Gray-Vine42 Gray-Vine42 - 1 month ago 11
C Question

C - How to use free() to free a struct in memory?

I need some help to deallocate memory for a struct.

I'm storing a pointer to a memory location in a variable but I want to deallocate the memory after use. However, when I try to deallocate the memory it only deallocates the first structure item (

name
) and
age
remains in memory. My code can be seen below.

int main(int argc, char **argv)
{
struct employee {
char *name;
int age;
};

// Make pointer, employee struct and put struct in memory at pointer location
struct employee *employee_1;
struct employee new_employee;
new_employee.name = "Sue";
new_employee.age = 26;
employee_1 = (struct employee *) malloc(sizeof(new_employee));
(*employee_1).name = new_employee.name;
(*employee_1).age = new_employee.age;

// ... Some operations done
// Deallocate memory location
free(employee_1);
return 0;
}


Both the name and age of the employee are definitely being stored at the memory location, but I can't deallocate them both. I have tested this to have more than two items in the struct and each time it's only the first item that is deallocated.

I have tried a few different methods like deallocating each individually in case that would work
free((*employee_1).name)
but this throws an error. Any help would be appreciated.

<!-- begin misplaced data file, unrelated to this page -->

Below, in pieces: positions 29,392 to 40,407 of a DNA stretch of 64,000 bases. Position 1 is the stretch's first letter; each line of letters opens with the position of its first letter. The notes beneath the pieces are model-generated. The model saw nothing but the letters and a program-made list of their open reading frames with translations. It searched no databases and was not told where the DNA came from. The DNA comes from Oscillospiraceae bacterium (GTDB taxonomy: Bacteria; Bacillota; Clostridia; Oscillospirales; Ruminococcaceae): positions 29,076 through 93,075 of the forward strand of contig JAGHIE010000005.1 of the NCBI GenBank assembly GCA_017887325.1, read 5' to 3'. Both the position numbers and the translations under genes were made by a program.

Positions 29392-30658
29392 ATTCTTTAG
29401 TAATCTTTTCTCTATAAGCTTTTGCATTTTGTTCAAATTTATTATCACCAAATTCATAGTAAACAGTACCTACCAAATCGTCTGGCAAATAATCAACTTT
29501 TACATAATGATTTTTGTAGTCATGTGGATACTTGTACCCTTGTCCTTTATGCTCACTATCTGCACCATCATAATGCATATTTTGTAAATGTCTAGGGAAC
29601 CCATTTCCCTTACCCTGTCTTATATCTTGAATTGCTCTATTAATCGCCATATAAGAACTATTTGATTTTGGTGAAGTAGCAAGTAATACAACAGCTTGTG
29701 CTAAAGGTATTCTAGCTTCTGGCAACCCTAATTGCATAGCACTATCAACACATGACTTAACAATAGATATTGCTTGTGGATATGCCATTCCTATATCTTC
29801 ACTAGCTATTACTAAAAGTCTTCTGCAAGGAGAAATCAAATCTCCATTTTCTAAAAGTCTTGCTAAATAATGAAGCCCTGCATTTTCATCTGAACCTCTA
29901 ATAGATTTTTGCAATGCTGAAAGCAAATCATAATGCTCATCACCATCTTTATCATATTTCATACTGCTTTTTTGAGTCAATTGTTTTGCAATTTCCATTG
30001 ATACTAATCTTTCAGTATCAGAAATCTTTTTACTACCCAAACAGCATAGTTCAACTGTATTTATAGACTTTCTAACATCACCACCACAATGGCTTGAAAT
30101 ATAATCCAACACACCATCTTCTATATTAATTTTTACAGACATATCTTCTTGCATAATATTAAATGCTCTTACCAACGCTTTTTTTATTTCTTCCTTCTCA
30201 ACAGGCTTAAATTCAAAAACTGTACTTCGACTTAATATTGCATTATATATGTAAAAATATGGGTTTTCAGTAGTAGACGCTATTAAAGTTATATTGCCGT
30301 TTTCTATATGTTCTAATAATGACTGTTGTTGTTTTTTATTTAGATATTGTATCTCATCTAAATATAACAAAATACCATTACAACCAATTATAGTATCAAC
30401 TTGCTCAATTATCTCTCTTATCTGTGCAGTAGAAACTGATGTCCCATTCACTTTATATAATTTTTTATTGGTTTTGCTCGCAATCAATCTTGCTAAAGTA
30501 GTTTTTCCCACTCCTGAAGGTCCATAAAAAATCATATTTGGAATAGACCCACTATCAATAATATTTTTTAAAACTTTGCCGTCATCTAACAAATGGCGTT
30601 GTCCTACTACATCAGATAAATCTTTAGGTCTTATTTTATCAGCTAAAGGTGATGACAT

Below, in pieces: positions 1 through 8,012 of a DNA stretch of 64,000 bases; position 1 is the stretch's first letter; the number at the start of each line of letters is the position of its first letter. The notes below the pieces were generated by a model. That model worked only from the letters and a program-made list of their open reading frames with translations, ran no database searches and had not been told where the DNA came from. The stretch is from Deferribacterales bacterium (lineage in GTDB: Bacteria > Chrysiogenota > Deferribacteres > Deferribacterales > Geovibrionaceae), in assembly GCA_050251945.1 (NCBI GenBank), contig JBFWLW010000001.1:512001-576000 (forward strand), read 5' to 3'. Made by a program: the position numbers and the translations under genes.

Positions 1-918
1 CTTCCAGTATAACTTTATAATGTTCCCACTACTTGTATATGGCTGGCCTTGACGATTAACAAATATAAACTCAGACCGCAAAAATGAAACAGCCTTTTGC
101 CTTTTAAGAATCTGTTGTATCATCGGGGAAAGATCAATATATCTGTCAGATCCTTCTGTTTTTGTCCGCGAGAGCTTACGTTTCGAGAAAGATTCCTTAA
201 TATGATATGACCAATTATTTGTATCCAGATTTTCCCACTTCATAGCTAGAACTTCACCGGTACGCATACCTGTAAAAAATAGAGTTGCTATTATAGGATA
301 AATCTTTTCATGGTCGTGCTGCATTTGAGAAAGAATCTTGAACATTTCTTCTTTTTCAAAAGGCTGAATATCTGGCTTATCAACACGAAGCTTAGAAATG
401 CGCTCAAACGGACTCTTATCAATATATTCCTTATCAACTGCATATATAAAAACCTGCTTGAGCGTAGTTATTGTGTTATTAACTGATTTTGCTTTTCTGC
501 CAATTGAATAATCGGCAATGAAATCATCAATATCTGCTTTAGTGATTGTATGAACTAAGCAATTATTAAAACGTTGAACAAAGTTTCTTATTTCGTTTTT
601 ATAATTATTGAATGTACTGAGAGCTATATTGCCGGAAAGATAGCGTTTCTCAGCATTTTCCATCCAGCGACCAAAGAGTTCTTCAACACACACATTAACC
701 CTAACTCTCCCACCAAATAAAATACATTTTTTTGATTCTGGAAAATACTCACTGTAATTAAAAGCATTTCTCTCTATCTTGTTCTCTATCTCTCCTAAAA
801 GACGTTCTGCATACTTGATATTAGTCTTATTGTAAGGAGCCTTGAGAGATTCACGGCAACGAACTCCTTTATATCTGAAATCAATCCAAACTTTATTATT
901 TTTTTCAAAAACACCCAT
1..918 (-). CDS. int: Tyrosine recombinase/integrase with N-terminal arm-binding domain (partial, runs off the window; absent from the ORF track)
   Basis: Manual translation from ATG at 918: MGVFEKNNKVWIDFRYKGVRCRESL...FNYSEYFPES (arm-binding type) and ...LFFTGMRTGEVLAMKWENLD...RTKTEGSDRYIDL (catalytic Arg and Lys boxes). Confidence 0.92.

Answer

No, you don't deallocate age yourself. That is not a "pointer returned by malloc() and family", so you don't need to (call) free() on that.

Quoting C11, chapter ยง7.22.3.3, (emphasis mine)

The free function causes the space pointed to by ptr to be deallocated, that is, made available for further allocation. If ptr is a null pointer, no action occurs. Otherwise, if the argument does not match a pointer earlier returned by a memory management function, or if the space has been deallocated by a call to free or realloc, the behavior is undefined.

Also, FWIW, free() takes a pointer, so even passing the address of age member variable will also be wrong. The allocated memory will be automatically deallocated by the OS or memory manager, once the program terminates.

To sum up, you should only call free() with pointers returned by memory management functions (i.e, malloc() and family), that's it. Other pointers, even if they are pointers, if not allocated memory via memory management functions, (i.e, does snot store a pointer returned by malloc() and family) need not to be free()-d.

For example, in your case, you do not call free() on (*employee_1).name (rather , use employee_1->name, gives better readability, IMHO), as the pointer is not returned by memory management functions. Doing so will invoke undefined behavior.

That said, please see this discussion on why not to cast the return value of malloc() and family in C..

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